I have become increasingly aware of how un-accessible websites and other technology can be for folks with disabilities.

The W3C Web Accessibility Initiative has a really great description of what “accessibility” means:

The Web is fundamentally designed to work for all people, whatever their hardware, software, language, culture, location, or physical or mental ability. When the Web meets this goal, it is accessible to people with a diverse range of hearing, movement, sight, and cognitive ability.

Thus the impact of disability is radically changed on the Web because the Web removes barriers to communication and interaction that many people face in the physical world. However, when websites, web technologies, or web tools are badly designed, they can create barriers that exclude people from using the Web.

My boss first turned me on to website accessibility in my first few weeks by sending me website after website of web accessibility standards and training. It’s really important to her and it has become really important to me too.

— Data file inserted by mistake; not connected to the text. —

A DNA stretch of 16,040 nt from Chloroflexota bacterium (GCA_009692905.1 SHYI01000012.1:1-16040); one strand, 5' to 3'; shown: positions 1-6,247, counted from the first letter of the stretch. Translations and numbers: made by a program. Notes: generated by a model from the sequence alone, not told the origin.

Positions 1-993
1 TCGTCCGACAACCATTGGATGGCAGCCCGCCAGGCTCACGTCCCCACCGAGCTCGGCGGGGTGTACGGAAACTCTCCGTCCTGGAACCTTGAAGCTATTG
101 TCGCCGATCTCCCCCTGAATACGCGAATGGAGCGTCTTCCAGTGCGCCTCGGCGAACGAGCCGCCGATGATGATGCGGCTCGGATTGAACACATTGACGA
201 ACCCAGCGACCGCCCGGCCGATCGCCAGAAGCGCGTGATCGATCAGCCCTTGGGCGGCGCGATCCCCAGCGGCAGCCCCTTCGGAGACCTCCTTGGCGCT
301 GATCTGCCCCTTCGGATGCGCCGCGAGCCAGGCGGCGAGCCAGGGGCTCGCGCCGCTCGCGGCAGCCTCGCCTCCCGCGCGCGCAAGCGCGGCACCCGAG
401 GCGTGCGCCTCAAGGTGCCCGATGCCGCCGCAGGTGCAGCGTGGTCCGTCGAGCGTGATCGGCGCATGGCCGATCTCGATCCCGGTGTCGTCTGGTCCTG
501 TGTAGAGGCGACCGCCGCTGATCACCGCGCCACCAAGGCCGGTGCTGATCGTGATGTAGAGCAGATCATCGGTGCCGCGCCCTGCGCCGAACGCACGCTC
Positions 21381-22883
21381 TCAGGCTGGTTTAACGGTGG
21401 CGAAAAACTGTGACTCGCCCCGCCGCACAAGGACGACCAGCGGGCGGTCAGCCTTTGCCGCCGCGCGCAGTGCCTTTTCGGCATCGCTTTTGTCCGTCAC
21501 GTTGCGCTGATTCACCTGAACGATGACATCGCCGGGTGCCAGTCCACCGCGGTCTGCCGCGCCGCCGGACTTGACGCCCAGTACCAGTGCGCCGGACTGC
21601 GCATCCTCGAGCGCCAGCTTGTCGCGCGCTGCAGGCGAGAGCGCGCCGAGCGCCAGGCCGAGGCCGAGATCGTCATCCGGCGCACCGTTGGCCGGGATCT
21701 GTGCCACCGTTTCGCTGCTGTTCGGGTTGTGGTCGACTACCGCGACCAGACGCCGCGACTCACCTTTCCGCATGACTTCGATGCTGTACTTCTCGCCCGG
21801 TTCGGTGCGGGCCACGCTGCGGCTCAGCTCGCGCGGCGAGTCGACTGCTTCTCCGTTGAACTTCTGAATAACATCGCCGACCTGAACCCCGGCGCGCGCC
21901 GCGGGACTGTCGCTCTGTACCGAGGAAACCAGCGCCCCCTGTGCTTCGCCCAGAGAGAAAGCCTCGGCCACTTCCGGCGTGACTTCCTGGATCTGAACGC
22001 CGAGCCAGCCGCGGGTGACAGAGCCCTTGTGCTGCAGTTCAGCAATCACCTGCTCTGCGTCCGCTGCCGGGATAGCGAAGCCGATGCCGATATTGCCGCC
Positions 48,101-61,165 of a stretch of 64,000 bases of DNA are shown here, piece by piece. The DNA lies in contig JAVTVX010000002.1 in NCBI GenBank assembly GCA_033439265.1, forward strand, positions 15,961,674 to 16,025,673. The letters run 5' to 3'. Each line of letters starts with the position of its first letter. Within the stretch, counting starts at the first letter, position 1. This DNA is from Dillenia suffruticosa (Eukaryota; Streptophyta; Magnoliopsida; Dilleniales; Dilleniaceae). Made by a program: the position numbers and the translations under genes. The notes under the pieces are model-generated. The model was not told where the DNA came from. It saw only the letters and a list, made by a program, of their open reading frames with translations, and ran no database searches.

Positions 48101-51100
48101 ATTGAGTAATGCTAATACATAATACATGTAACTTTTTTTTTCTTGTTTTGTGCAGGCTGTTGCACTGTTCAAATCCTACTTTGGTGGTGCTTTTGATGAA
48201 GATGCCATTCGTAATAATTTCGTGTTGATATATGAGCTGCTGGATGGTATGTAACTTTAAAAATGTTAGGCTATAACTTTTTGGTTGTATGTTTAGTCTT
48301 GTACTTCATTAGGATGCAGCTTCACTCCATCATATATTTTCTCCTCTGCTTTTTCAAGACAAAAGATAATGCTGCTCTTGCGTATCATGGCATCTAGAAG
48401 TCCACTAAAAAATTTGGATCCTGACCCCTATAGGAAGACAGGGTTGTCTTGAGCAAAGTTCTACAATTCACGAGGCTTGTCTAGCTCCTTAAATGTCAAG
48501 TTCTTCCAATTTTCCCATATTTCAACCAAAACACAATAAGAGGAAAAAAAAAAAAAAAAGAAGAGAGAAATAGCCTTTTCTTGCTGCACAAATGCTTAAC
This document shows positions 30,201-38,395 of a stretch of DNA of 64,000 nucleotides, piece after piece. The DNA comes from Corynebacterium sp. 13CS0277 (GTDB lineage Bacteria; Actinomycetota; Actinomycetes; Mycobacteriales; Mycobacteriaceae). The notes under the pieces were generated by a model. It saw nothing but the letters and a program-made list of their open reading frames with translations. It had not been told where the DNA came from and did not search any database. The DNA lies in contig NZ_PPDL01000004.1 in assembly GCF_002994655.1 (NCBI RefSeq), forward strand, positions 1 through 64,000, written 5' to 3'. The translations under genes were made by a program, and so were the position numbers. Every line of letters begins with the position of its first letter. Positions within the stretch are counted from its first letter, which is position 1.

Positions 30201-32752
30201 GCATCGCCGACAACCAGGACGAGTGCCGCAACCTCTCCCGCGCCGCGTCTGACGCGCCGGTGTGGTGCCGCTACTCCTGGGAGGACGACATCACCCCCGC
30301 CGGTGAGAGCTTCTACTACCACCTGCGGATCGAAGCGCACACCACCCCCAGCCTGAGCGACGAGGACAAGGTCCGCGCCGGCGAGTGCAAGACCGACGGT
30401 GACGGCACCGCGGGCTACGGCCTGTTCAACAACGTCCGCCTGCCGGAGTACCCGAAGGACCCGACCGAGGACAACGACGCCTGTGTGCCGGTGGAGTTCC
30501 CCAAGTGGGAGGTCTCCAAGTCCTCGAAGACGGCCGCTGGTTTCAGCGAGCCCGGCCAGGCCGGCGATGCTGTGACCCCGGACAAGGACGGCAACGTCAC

I just came across this video of how blind people use an ATM that illustrates the challenges they face. I’ve often wondered about how well it was designed and it’s pretty clear that there were some serious flaws in both the software and hardware design.

In fact, he has all kinds of videos about how blind people go about their everyday lives.

As design professionals, we really need to start making this a greater priority in our design. According to some studies, as much as 20% of the population has some kind of disability (obviously not all are unable to use the Internet), but it’s still a compelling number to think about.

For more information on accessibility, you should check out the W3C Web Accessibility Initiative and Web Accessibility In Mind (WebAIM).


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